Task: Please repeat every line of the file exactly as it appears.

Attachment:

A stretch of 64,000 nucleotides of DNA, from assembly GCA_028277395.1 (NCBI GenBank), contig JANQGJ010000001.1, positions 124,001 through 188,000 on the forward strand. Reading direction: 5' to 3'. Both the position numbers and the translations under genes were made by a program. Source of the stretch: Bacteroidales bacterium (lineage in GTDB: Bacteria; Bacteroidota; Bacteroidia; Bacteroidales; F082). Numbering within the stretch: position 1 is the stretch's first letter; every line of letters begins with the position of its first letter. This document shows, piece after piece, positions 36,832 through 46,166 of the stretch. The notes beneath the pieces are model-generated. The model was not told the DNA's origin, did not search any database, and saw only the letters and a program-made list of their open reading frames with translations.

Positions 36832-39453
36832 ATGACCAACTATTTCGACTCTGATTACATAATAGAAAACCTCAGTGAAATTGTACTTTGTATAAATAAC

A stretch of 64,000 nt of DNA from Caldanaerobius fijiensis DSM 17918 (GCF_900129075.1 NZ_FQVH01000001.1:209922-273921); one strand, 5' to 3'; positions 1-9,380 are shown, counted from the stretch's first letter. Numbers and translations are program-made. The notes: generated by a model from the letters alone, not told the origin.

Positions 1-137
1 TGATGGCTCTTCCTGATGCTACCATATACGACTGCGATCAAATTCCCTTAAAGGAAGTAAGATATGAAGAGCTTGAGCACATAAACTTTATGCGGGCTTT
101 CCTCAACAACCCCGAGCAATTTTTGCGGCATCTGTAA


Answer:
A stretch of 64,000 nucleotides of DNA, from assembly GCA_028277395.1 (NCBI GenBank), contig JANQGJ010000001.1, positions 124,001 through 188,000 on the forward strand. Reading direction: 5' to 3'. Both the position numbers and the translations under genes were made by a program. Source of the stretch: Bacteroidales bacterium (lineage in GTDB: Bacteria; Bacteroidota; Bacteroidia; Bacteroidales; F082). Numbering within the stretch: position 1 is the stretch's first letter; every line of letters begins with the position of its first letter. This document shows, piece after piece, positions 36,832 through 46,166 of the stretch. The notes beneath the pieces are model-generated. The model was not told the DNA's origin, did not search any database, and saw only the letters and a program-made list of their open reading frames with translations.

Positions 36832-39453
36832 ATGACCAACTATTTCGACTCTGATTACATAATAGAAAACCTCAGTGAAATTGTACTTTGTATAAATAAC

A stretch of 64,000 nt of DNA from Caldanaerobius fijiensis DSM 17918 (GCF_900129075.1 NZ_FQVH01000001.1:209922-273921); one strand, 5' to 3'; positions 1-9,380 are shown, counted from the stretch's first letter. Numbers and translations are program-made. The notes: generated by a model from the letters alone, not told the origin.

Positions 1-137
1 TGATGGCTCTTCCTGATGCTACCATATACGACTGCGATCAAATTCCCTTAAAGGAAGTAAGATATGAAGAGCTTGAGCACATAAACTTTATGCGGGCTTT
101 CCTCAACAACCCCGAGCAATTTTTGCGGCATCTGTAA